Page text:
Education, Strategy

The 1031 Exchange: Legally Deferring Capital Gains Tax

By Matt Picheny

No one wants to pay taxes when they sell a property they’ve invested in. And while there’s no magic wand for avoiding that tax burden, there is a way to defer the taxes until later. And that’s where a 1031 exchange comes in.

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What is a 1031 Exchange?

A 1031 exchange is a way of deferring the payment of taxes when selling a property.

It’s considered an exchange because you essentially replace one property with another within a short period of time. This sell-buy exchange means you do not need to pay capital gains tax immediately on the sale. Instead, that tax is deferred.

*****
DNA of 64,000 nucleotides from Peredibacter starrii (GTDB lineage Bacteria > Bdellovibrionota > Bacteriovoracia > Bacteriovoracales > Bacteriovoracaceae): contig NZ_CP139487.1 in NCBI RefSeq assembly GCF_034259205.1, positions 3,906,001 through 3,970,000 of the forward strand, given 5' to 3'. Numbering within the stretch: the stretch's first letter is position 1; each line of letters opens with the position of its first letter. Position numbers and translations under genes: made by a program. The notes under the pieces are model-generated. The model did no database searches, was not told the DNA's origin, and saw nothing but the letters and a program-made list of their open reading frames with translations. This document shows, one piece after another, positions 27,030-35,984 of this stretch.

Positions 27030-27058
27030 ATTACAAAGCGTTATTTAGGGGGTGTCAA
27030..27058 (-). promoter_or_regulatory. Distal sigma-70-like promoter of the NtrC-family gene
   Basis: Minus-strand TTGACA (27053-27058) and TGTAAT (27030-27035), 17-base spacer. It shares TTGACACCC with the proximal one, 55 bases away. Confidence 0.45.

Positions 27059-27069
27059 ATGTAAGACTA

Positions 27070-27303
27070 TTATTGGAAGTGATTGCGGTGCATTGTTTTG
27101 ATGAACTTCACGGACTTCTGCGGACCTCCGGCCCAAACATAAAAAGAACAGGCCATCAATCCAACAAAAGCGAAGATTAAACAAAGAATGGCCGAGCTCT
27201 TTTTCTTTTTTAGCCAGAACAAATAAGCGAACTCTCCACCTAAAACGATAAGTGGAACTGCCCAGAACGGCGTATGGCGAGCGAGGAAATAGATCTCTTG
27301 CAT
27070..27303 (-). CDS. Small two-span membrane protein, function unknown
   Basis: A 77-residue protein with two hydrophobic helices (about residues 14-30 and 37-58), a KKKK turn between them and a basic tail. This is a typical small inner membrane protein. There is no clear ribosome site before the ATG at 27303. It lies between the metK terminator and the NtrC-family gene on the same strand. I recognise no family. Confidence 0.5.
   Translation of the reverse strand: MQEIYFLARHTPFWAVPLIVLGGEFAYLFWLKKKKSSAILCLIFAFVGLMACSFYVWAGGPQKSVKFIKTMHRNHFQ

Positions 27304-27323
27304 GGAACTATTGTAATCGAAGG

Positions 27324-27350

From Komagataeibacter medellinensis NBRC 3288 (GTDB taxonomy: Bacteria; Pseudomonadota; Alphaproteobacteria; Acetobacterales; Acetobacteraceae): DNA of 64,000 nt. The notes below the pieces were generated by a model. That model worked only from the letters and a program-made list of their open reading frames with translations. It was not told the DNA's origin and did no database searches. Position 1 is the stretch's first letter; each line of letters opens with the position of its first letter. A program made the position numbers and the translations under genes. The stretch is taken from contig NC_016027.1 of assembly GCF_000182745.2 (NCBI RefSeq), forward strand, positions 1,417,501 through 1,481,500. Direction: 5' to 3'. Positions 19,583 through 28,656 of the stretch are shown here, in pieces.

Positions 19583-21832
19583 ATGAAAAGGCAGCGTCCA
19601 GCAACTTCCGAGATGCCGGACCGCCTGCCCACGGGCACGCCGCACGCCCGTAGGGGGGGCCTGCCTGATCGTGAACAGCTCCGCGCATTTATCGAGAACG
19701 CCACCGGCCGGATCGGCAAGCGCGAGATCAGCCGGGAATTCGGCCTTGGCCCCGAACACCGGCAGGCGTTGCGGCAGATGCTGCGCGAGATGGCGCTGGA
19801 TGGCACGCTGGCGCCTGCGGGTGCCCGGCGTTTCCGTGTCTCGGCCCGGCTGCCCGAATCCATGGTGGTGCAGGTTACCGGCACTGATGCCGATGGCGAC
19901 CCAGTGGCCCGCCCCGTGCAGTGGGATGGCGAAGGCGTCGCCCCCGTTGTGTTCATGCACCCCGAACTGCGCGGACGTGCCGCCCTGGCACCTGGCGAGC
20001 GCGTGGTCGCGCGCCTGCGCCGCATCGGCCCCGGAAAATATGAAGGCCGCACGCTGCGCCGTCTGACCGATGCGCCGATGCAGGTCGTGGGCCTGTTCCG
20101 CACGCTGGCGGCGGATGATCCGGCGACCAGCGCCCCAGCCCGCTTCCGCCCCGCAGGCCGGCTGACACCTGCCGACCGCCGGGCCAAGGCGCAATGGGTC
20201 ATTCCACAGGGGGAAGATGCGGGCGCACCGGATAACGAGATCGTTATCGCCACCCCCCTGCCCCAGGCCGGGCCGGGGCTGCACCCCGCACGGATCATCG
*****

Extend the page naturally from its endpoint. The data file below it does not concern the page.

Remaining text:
The replacement property must have the same or greater value than the old property, or else you’ll need to pay taxes on the difference.

To do a 1031 exchange, you need to:

  • Identify a similar property to buy within 45 days of the closing of the sale of the property.
  • Close on the new purchase within 180 days of the sale of the first property.

These are quite tight timeframes, so it’s smart to look at options for replacement property before you put your current one up for sale.

The rules of the 1031 exchange are strict. You must meet both of the time requirements, and you also have to engage the services of a qualified intermediary, also known as a “QI”. 

The QI holds the proceeds from the sale and will disburse the proceeds on your behalf when you purchase your replacement property. Naturally, the QI takes a payment for this service. 

Remember everything I share is for educational purposes. Regulations change over time and there are nuances to all of these things, so you want a team of professionals, like a QI, who are experts in this, helping you along the way.